If you walk into any sports supplements shop, you will no doubt come across many different brands of protein products. A well-stocked shop will have a variety of different protein blends at prices which differ considerably. On the face of it, some will look so much cheaper than others that you may instinctively just go for them.
Those who have time on their hands, will read the labels of each tub and make a decision as to which protein to go for. Make no mistake, to gain optimum muscle and weight, you need to take extra protein in the form of protein powders. The level of supplementation will very much depend on your daily intake of protein foods.
If you don't have time and you ask the sales assistant, you will encounter 3 possible scenarios:
If you have time on your hands and you start reading the labels, then something amazing starts to happen.
Government regulations require all sports supplements companies to provide information on the ingredients and nutritional breakdown of their protein supplements.
If you are looking at say 10 different protein powders on a shelf, at first you may go on price. The tubs all more or less look the same and some look cheaper than the others. To have an accurate idea of exactly what you are purchasing, you really need to group the different protein supplements into groups. No point comparing a Ferrari to a Ford Focus just because they are both "cars".
If you break the proteins tubs into groups, you will soon realise that they get broken down into clear groups:
Obviously a protein+carb blend is not the same as a pure protein blend. This will invariably be cheaper to produce and of course cheaper to sell.
The pure protein blends can further be divided into smaller groups:
READ THE INGREDIENTS ON THE LABELS. You cannot group together and compare prices of these completely different proteins under one roof. To give you another car example (sorry) it will be like comparing a small A-Class Mercedes with a top of the range SL 55 AMG.
Since you have the relevant information you need on each label, group the proteins in the relevant categories and then (only then) start comparing prices.
When you do this, something strange happens. You will see that suddenly there is not such a huge price difference between products from the same "group".
Supplements companies that sell inferior or mixed (protein and carbs in one) products (putting them in the pure protein group) rely on your lack of time/knowledge and attention to give you a big-looking tub for a cheap price. If you were however to go home and do some research, you would be wise to go back to the shop and return the tub and pay more for something which is of more use. Why? Read on.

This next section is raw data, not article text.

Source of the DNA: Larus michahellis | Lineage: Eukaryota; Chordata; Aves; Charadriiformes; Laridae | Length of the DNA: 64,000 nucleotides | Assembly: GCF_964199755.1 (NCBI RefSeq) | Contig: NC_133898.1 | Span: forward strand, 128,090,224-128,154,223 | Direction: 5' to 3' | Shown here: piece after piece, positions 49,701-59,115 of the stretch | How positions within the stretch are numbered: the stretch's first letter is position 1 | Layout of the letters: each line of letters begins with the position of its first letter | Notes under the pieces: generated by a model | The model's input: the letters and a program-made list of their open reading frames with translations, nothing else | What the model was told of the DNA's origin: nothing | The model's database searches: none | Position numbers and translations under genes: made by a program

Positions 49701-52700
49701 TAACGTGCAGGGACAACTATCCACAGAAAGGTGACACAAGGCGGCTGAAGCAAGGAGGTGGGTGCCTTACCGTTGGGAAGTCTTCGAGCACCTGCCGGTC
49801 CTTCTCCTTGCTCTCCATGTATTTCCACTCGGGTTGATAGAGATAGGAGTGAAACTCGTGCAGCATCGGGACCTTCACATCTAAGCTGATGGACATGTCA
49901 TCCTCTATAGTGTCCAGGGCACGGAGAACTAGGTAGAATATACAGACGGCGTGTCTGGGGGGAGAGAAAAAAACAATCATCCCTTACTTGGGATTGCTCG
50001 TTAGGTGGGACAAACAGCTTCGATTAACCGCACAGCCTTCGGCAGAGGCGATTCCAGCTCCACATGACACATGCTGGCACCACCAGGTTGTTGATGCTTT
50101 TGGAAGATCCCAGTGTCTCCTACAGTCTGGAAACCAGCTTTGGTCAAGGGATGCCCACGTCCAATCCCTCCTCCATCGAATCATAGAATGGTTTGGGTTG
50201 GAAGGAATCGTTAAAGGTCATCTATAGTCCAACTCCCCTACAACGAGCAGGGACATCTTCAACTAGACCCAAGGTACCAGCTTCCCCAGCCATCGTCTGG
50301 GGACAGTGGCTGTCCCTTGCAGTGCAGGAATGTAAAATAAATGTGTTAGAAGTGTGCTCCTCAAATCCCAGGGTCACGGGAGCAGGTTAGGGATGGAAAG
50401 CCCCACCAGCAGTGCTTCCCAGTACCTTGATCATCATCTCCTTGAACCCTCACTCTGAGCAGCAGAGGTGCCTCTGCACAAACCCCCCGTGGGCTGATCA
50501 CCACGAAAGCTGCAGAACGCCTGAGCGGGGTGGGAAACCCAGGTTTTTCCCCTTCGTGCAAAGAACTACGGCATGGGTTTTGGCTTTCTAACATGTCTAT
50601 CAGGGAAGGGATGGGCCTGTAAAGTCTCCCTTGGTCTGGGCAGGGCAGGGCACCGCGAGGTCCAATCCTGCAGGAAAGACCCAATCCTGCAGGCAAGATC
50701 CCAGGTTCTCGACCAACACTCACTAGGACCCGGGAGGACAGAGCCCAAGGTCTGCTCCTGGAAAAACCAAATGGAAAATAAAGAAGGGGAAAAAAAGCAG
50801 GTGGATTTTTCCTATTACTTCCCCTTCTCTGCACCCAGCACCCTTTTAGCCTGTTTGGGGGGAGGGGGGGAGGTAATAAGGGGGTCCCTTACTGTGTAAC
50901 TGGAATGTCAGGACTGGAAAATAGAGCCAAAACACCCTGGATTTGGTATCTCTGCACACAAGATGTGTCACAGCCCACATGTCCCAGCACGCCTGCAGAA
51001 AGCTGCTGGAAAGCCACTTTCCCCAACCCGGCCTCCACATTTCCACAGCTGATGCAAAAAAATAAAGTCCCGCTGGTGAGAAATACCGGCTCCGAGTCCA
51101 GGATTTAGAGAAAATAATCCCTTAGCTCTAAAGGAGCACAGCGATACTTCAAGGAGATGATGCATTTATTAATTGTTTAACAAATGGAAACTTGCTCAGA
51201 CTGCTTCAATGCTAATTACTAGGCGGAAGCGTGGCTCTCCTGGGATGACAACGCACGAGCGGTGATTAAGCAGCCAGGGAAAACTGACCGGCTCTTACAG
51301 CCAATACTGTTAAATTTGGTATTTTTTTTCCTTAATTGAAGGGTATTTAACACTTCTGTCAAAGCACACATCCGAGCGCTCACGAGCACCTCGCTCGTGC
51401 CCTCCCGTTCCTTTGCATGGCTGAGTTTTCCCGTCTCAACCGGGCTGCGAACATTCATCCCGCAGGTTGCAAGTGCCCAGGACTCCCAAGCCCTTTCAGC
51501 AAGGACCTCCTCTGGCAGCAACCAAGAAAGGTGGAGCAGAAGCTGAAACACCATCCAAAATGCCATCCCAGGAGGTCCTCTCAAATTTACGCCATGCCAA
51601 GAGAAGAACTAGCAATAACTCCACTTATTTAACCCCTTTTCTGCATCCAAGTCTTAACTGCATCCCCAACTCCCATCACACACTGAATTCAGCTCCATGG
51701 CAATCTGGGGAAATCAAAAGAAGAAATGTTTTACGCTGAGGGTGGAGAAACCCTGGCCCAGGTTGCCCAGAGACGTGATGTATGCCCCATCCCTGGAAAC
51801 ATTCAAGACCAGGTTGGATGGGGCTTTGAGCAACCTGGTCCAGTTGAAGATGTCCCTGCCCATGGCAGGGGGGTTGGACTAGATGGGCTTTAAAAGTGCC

Don't you hate it when you get beer which is watered down or Coke which just doesn't taste like Coke? If so, then why do you put up with watered-down protein?
To build maximum muscle tissue you need lots of "pure" protein. By this, one refers to PURE protein and the very best protein at that and one that is not mixed with other things such as carbs just to make it look bigger/cheaper/more appealing.
The very best protein is WHEY PROTEIN. It may have been liver tablets or egg protein in the 1980s and 1990s but it is NOT the case now. It may even be casein or milk protein in the opinion of some supplements companies that wish to make a bigger profit at the consumer's ignorance.
If you want the very best protein for maximum muscle gains, then a pure whey protein blend is always best and will ALWAYS give you better results. The only times that it may not give you the best results is where:
There are several out there. If you want pure protein and you are paying for pure protein, then weed out the protein+carbohydrate products. They are good for weight gain but as an all-year-round protein product for muscle growth, you need a pure protein.
It is also highly recommended for you to weed out inferior proteins. The only proteins that this article recommends are whey protein and soy protein. "Soy protein" for those who are vegetarian/vegan/detoxing/want a change or particularly for women and "whey protein" for everyone else.
In terms of which whey, then go for any whey which is genuinely lactose-free. How will you know? Well, you can either trust the label or risk it and buy and test the product.
Because you will be taking protein every day for as long as you are training, you also want to make sure that the product in your house is as natural and free from artificial additives as possible.
This article recommends the following protein for specific reasons given below:
There you have it. If you group various proteins in shops/on web sites and "then" compare prices, you will find that many initial "bargain buys" work out to be a waste of your efforts and money and many "expensive" tubs actually work out better as they give you what you "really" need and help you achieve your goals so much quicker.
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